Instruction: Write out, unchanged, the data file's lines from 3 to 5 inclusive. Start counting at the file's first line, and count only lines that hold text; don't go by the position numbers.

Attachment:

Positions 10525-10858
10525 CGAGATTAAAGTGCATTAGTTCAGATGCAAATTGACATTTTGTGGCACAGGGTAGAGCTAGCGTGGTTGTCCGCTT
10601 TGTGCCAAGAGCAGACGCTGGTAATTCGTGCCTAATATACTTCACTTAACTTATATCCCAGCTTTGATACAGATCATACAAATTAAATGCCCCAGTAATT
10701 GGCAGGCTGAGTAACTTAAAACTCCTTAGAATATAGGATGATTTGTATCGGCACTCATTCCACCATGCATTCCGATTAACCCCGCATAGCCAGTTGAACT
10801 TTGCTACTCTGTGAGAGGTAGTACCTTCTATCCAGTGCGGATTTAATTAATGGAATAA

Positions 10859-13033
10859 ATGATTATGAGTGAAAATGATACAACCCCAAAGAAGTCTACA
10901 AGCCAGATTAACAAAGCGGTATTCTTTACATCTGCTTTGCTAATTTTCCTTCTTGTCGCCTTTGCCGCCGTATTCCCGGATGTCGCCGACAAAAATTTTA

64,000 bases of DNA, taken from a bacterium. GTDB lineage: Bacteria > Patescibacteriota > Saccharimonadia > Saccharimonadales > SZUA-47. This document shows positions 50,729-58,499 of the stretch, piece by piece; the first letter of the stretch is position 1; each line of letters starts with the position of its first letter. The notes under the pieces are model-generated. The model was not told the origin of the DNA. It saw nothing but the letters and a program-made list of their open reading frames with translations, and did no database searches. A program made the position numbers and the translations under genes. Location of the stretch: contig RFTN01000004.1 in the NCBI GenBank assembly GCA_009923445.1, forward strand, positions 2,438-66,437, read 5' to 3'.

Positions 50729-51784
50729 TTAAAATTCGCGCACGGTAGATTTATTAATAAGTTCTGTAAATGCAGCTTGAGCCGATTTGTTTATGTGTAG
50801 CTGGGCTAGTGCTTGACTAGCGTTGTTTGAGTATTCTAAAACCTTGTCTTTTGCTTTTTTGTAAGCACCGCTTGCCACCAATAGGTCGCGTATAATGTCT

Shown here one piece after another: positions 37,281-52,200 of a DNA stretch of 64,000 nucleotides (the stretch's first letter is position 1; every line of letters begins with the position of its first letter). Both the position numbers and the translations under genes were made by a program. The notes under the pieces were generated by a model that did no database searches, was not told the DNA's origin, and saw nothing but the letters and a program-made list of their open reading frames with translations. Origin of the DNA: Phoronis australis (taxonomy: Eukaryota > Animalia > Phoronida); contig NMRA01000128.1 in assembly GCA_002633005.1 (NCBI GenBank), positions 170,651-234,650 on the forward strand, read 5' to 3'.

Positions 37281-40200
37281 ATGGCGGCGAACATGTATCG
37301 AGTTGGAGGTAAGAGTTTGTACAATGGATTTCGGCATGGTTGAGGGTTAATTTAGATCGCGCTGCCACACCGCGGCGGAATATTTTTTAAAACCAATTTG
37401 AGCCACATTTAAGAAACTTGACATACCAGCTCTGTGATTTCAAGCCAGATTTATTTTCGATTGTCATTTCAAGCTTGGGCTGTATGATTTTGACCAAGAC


10601 TGTGCCAAGAGCAGACGCTGGTAATTCGTGCCTAATATACTTCACTTAACTTATATCCCAGCTTTGATACAGATCATACAAATTAAATGCCCCAGTAATT
10701 GGCAGGCTGAGTAACTTAAAACTCCTTAGAATATAGGATGATTTGTATCGGCACTCATTCCACCATGCATTCCGATTAACCCCGCATAGCCAGTTGAACT
10801 TTGCTACTCTGTGAGAGGTAGTACCTTCTATCCAGTGCGGATTTAATTAATGGAATAA